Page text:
I went to my posted gate and hung out there for about 15 minutes. My boarding time was supposed to be at 7:00 pm, and around 7:05, things started happening. I locked eyes with the gentleman from earlier who lives in Morocco, and he mouthed to me that this wasn’t my flight. I asked one of the employees, and she told me the gate had changed. I was very annoyed, and slightly worried. I had been sitting at the gate for 15 minutes, and had not once heard an announcement for a gate change – at least not in English. The board had also still been displaying the incorrect gate 15 minutes before the boarding time. I quickly proceeded to the new gate, talking to two gentlemen who were also flying to Dubai as I went. We arrived at the gate to see a “30 minute delay” announcement. I continued to stand and stretch while talking to the gentlemen. An hour later, we finally boarded the plane. To my delight, the middle seat in our row was empty. The guy on the aisle and I were both able to stretch out a little more, and I felt a lot less cramped. I immediately got my flight essentials out (iPod, iPad, headphones, eye mask, etc.) and went to sleep. I think we were boarding for about half an hour. I woke up as we were taxiing for take off. I was unable to sleep well on this plane, and ended up watching several episodes of a TV show I had downloaded to my iPad. The 4.5 hour flight went quickly, and soon I was touching down in DUBAI, my new home!
I got into the airport around 2:30 a.m, an hour later than originally scheduled. I walked for around 15 minutes until I finally found the Marhaba man who was meeting me (I found out later that my roommate got to drive in a golf cart vehicle instead of walking – jealous!). My school pays for this welcome service to help us through baggage claim, customs, security, and to meet them. Customs was incredibly easy. I’m not sure if it was because I went through the “Marhaba” line, or if everything I read about entering Dubai was blown out of proportion. The customs gentlemen basically just confirmed that I was coming to teach music, and asked if I would be able to teach someone like him music. I joked back, had to look into a machine and have my retinas scanned, and that was it. There were no questions about medications or anything. I had been incredibly nervous about customs, and I couldn’t believe how easy it was to make it through! After collecting my three bags and quickly using the wi-fi, we continued through the airport, eventually ending up at the main Marhaba counter. As an aside, the Dubai airport was clean, incredibly modern looking, and full of Arab men in their traditional white robes. I pulled my luggage cart up to the Marhaba counter and heard someone say, “Emma?”. It was the school’s business manager, whom I have been emailing for months over travelling plans and tickets for both my IB training in Lake Tahoe and the flights to Dubai. Three men were there to meet me – the business manager, the assistant business manager, and the head of housing. My principal had also come to meet me, but we met up with her in the parking lot. Apparently I made it through the airport quickly, because they were all surprised that I showed up so soon! I was soon in a car with two of the men (one of them disappeared with all of my luggage – that was slightly scary!) and we drove to my housing, about 20 minutes away from the airport. We passed the school on our way, and it looked incredibly huge and fancy! I finally saw a glimpse at one of the famous buildings, the Burj Khalifa (the tallest building the world)! It was very far away, so it didn’t look that impressive, but I was still excited none-the-less.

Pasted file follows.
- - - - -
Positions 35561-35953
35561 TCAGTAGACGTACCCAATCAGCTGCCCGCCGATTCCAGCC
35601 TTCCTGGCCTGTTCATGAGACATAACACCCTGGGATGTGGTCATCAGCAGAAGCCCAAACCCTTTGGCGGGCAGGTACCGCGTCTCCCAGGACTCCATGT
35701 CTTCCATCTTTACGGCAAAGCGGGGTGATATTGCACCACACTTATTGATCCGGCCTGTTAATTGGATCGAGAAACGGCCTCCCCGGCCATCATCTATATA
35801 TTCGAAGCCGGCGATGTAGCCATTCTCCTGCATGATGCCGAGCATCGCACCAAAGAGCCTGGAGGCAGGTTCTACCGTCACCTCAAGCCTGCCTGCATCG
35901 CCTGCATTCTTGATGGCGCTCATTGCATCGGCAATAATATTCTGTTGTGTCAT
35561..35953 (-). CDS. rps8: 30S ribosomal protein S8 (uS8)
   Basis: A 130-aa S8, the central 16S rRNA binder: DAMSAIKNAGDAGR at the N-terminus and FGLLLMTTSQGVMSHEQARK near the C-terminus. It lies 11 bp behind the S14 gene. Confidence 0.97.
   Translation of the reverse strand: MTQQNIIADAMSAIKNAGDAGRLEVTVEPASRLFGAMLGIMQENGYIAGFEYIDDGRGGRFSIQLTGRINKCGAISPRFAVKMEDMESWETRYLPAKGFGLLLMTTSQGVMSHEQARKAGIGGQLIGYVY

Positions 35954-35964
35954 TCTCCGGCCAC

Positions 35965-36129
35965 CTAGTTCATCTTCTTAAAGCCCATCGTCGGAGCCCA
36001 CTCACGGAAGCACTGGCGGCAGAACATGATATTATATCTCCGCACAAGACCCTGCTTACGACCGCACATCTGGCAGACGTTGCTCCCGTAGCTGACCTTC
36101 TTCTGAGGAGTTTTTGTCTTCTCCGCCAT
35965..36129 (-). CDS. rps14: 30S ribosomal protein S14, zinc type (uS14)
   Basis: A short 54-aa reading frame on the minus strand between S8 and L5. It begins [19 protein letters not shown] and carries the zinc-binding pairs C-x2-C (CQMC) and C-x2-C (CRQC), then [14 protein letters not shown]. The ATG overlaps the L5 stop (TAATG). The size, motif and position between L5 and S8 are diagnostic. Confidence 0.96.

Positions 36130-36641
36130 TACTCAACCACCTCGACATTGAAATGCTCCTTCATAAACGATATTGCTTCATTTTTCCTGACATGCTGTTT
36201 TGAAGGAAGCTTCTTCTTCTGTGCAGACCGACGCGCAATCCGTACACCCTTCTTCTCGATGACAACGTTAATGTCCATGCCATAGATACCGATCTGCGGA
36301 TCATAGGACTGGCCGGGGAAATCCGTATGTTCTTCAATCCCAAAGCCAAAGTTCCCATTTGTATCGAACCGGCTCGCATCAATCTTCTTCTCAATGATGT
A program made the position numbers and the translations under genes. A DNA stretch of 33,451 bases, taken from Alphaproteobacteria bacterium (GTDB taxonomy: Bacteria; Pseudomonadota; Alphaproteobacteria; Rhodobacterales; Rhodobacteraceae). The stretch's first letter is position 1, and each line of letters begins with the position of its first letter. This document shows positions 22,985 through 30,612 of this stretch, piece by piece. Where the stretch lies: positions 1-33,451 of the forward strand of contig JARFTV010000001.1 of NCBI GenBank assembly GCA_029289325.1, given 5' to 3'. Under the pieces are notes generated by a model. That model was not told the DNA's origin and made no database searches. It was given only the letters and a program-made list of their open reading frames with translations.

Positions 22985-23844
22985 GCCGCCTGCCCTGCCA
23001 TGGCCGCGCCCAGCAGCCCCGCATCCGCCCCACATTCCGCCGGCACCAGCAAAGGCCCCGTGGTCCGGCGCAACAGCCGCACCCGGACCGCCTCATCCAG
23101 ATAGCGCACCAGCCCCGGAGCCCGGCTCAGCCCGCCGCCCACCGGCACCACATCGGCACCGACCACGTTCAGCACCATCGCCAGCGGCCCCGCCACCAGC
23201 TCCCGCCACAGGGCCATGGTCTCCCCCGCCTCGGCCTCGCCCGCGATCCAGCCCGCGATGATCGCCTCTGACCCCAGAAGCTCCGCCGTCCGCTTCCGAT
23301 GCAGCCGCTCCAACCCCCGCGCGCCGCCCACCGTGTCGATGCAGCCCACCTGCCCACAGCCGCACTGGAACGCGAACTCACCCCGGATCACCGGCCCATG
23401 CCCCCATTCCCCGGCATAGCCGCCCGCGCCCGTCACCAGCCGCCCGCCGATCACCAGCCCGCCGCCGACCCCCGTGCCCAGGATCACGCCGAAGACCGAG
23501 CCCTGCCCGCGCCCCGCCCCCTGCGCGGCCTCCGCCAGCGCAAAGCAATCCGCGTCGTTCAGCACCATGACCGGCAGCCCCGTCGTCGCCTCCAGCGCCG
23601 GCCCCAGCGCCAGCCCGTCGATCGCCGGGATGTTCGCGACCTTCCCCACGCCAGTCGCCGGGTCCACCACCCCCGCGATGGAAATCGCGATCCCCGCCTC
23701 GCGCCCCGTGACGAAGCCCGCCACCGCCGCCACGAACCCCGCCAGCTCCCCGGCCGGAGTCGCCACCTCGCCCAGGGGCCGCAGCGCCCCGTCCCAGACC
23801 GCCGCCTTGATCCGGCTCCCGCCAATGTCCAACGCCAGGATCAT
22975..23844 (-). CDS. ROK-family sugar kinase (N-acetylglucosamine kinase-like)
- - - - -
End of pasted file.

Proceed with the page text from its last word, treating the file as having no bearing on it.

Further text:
I got to my apartment around 3:30 a.m., and got to meet my roommate in person! She had arrived about an hour earlier. The men left us with our settling in allowance, a cell phone (programmed with contacts reading: “Elementary School Principal”, and “Business Manager”, etc. in case we need to call someone), and instructions about how to be picked up for school on Sunday. My roommate, Alison, and I explored our apartment and unpacked a bit. There were several confusions on our first night. We wanted to wash our new bedding, and had no idea how to work the washing machine. We don’t really know how to work our stove (it’s gas and some of the elements require matches!). We both decided to shower, but we didn’t really know how to work the hot water heaters. My shower doesn’t have a bath water option as it automatically comes out of the shower head. I didn’t realize this, and immediately got drenched after turning on the water. Both of our bathrooms also flooded while we were trying to shower. Fortunately, I think this is common, as both of the bathrooms have a drain in them. My floor was completely soaked, as water was spraying out of the side of my showerhead. It was a night full of adventures, and we finally crawled into our beds around 5:00 a.m. I had been travelling for 33 hours – from 10:00 am on Thursday to 3:30 am on Sunday (minus 9 hours for the time change). We agreed to sleep until 10:00 a.m., then get up and try to stay up all day. After 33 hours, I had finally made it to my new apartment in my new home – Dubai! J